We had a terrible shooting of three civic-minded Muslim students in Chapel Hill last week. The alleged shooter/whack job had something like 15 guns in his apartment. The poor kids didn’t stand a chance. I don’t know why we have this morbid preoccupation with guns. Our death rate by firearms remains 20 times higher than that of the next developed nation. 20 times. I just don’t get it. There was an op-ed in the Observer the other week by some nutcase who objects to our local grocery store, Harris Teeter, considering a ban on his open carry in their stores. He’s all concerned about readiness. Readiness for what? Someone’s going to hurl a head of iceberg lettuce at him in the produce aisle? Now that’s a shooting offense. (I suggest morons like him be ever more vigilant about what’s going on over in the wine/beer aisle. Rumor has it some of the gray hairs over there get pretty out of hand during tastings.) The incident over at UNC had anti-Muslim overtones and we don’t do a very good job of differentiating between Muslims and radicals like ISIS. We paint them, as they do Americans, with the same broad brush. It’s not a very sensible way for either side to live.

Love, Dad

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It could be a teaching moment …


We double dip today with two letters after the return of one week’s worth of envelopes for non-postage. Chalk it up to ‘operator error.’ I’d like to think that won’t happen again, but hey, I am aging. On the bright side, it could be a teaching moment for my course on letter writing at Central Piedmont Community College.

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February 2, 2015

Ellen/Reid: The Super Bowl is over so we collectively breathe again. I wasn’t especially jazzed about watching it last night. Must be some form of football fatigue. At least the Big Game was close for a change.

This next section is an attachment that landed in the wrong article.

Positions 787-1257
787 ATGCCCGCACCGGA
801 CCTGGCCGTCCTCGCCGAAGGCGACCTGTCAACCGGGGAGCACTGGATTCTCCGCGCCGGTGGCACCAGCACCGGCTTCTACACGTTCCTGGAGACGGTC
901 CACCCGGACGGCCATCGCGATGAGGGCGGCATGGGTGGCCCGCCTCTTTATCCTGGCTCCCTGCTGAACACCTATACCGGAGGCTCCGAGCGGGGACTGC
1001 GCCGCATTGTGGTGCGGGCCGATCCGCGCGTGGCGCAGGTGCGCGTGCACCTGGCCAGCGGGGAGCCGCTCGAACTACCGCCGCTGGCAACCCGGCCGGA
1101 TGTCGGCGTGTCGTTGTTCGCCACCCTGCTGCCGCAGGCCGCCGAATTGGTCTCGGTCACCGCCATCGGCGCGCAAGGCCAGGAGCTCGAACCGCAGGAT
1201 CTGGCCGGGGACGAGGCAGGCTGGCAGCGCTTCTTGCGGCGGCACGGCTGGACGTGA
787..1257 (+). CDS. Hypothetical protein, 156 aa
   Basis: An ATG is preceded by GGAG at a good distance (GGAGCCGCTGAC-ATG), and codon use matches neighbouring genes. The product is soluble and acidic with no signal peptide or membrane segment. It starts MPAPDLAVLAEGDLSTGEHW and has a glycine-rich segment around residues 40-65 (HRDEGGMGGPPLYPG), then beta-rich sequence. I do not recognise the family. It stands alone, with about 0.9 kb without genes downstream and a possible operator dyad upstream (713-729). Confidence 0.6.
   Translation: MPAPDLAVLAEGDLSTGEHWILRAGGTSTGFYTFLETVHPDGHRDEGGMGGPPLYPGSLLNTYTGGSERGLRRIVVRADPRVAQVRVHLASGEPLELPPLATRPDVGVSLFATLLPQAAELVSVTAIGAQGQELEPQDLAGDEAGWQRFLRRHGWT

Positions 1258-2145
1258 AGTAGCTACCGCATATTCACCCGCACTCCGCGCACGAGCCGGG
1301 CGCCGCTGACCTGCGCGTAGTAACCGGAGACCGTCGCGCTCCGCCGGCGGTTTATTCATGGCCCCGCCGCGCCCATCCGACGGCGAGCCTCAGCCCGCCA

The pathology report is due today or tomorrow. Again, you’ll know things way before this letter arrives at your doorstep. The surgery wasn’t quite what was expected. I envisioned an operating room type setting but instead in an upright chair as the surgeon’s assistant marked the excision boundaries in purple ink then pumped my arm full of Linocaine, a local anesthetic, to deaden things up. She poked me a few times with the needle when I wasn’t watching to see if the liquid took hold. It worked well and worked fast. The surgeon, Dr. Smith, came in and got right to it. He reviewed the initial dermatologist report line-by-line and he was quite positive about the outcome (barring any untoward comments from the pathologist). In the space of 10 minutes he carved out a silver dollar sized circle all the way down to the muscle and plopped the orb into a bottle to send to the lab. He talked me all the way through what he was doing and why. It was morbidly fascinating, and the assistant even took a few shots with my phone. You got one of the mid-surgery shots, Reid, and you both got a look at the scar. Most of Dr. Smith’s time was spent sewing up the wound with two layers of stitches. One stays put, the other will come out next Monday. I don’t know why I envisioned a longish opening rather than a circle. When he used a test stitch to draw together the circle, it puckered up on both ends, which he called dog ears. He lopped those off with his scalpel and finished the procedure. He sat with me for a little while to answer any residual questions and offered last minute assurances then he was off to the next patient. I’m not supposed to lift anything heavy for the next few weeks to keep pressure off the incision. Not sure when I can golf again, maybe 4-5 weeks, but I’ll ease my way back into things.